Turns out, the outfits Alana and I were forced to wear had nothing to do with looking religious for the rabbis and stylish enough for the Schwartz’s. It was about looking ‘appropriate’ for mom. She was a displaced southern belle who just happened to like that prim and proper look. “If it were up to me,” mom said, “you’d still be wearing matching sweater sets and headbands.”

Alana and I were stunned. We considered mom such a shul beauty queen—and the ultimate inter-denominational fashion warrior—that we tended to obey her fashion council. We thought she wanted us to triumph among all Jewesses; in fact, she was way more interested in making us stick out like two proud goyim, dressed in high-collar necklines and spanking new saddle shoes.

Upon studying mom’s matchy-matchy tangerine Escada outfit, it was even more surprising that we didn’t pick up on her flagrant attempts to condition our style all those years. When we were kids she’d wrap us in her favorite frill. And when we were older, she’d examine our wardrobes in advance and invariably conclude that our clothes were too tight, too dark or far too short for shul. “You’ll look like a street walker,” she’d say. By University, she was donning us in her favourite designer picks, which also came in matching sets, or at the very least were impeccably coordinated.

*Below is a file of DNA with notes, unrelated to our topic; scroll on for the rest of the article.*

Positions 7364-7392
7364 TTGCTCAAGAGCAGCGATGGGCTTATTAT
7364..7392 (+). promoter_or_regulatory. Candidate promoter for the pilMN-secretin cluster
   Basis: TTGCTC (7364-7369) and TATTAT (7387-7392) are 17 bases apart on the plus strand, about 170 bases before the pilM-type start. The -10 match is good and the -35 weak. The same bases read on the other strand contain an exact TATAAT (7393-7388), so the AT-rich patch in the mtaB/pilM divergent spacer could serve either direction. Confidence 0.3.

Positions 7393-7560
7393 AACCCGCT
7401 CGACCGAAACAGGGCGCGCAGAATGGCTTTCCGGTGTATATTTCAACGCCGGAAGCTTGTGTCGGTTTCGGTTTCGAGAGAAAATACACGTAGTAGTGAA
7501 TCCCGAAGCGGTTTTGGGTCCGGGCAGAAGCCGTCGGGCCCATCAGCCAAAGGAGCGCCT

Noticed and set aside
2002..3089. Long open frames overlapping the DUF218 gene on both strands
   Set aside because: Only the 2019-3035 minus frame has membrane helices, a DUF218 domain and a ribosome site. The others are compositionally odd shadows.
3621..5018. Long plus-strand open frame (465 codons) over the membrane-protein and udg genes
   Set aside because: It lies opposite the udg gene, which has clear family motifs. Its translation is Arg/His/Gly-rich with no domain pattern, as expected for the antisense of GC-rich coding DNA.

Everyone else was so dark and streamlined, the way tribal people living in the northeast tend to be. Meanwhile, we’d been wafting into synagogue wearing our Southern Baptist best, twisting our hair into hot-rollers while everyone else was straightening theirs.

I remembered bubby and how she was always grumpy when we arrived. She had to watch her two little shayna maidels waltz into shul after their extreme Christian makeover, hand in hand with our flaxen-haired mother. Wise indeed, all she could do was sigh and then utter some annoyance about my dad. Changing religions was one thing, but converting a woman’s style convictions was a totally different affair.